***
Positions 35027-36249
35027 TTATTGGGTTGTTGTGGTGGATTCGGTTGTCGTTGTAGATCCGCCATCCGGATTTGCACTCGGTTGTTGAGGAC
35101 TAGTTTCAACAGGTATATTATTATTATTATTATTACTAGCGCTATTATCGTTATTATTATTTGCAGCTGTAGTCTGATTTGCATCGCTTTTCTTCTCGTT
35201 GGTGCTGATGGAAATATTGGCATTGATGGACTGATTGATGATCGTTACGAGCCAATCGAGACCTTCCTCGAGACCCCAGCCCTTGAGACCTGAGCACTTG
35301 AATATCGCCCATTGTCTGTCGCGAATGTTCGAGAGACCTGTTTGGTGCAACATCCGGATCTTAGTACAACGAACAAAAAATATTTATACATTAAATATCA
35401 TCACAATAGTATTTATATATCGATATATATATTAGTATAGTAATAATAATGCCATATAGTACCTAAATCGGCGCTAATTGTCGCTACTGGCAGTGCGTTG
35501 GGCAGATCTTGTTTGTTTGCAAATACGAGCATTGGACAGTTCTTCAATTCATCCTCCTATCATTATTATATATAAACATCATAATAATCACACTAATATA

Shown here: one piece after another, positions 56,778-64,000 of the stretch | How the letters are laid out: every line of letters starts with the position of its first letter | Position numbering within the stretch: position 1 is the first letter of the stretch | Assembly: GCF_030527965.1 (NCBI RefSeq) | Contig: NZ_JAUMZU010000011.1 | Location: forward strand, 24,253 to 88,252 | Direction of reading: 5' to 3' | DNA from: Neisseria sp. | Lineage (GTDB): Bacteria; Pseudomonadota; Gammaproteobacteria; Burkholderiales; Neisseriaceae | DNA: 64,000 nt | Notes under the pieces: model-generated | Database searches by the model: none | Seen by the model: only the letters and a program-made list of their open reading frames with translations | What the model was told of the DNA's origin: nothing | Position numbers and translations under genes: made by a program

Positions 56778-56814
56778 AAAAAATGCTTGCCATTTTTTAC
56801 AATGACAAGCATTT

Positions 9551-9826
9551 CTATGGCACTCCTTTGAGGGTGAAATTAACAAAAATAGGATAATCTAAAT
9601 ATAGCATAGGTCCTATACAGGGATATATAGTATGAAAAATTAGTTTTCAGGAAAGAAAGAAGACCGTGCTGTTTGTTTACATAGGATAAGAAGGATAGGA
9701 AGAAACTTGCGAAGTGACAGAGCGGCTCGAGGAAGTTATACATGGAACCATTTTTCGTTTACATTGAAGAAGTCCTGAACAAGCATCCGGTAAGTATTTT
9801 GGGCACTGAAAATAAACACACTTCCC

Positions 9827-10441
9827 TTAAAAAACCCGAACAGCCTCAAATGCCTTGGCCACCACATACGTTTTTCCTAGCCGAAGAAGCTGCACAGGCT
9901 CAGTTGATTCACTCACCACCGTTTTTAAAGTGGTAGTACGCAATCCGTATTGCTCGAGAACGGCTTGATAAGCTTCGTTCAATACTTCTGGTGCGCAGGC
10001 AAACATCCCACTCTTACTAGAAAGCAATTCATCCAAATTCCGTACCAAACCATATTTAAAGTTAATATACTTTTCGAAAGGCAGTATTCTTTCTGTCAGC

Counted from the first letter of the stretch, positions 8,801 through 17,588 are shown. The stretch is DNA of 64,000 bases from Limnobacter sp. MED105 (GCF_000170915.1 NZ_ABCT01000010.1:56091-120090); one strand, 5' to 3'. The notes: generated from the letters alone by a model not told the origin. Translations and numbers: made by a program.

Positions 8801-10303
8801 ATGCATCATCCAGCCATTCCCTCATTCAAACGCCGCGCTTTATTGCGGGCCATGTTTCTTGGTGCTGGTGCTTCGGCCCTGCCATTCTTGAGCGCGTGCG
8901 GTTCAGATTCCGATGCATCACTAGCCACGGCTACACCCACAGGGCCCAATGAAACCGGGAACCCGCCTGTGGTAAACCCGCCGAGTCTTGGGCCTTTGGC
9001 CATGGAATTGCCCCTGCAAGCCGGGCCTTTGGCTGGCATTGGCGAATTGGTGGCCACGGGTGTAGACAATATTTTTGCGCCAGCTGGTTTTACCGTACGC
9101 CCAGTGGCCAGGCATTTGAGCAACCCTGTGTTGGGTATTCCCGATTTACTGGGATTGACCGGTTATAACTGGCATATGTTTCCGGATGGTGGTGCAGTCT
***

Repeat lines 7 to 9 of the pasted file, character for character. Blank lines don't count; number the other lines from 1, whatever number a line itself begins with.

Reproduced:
35501 GGCAGATCTTGTTTGTTTGCAAATACGAGCATTGGACAGTTCTTCAATTCATCCTCCTATCATTATTATATATAAACATCATAATAATCACACTAATATA

Shown here: one piece after another, positions 56,778-64,000 of the stretch | How the letters are laid out: every line of letters starts with the position of its first letter | Position numbering within the stretch: position 1 is the first letter of the stretch | Assembly: GCF_030527965.1 (NCBI RefSeq) | Contig: NZ_JAUMZU010000011.1 | Location: forward strand, 24,253 to 88,252 | Direction of reading: 5' to 3' | DNA from: Neisseria sp. | Lineage (GTDB): Bacteria; Pseudomonadota; Gammaproteobacteria; Burkholderiales; Neisseriaceae | DNA: 64,000 nt | Notes under the pieces: model-generated | Database searches by the model: none | Seen by the model: only the letters and a program-made list of their open reading frames with translations | What the model was told of the DNA's origin: nothing | Position numbers and translations under genes: made by a program

Positions 56778-56814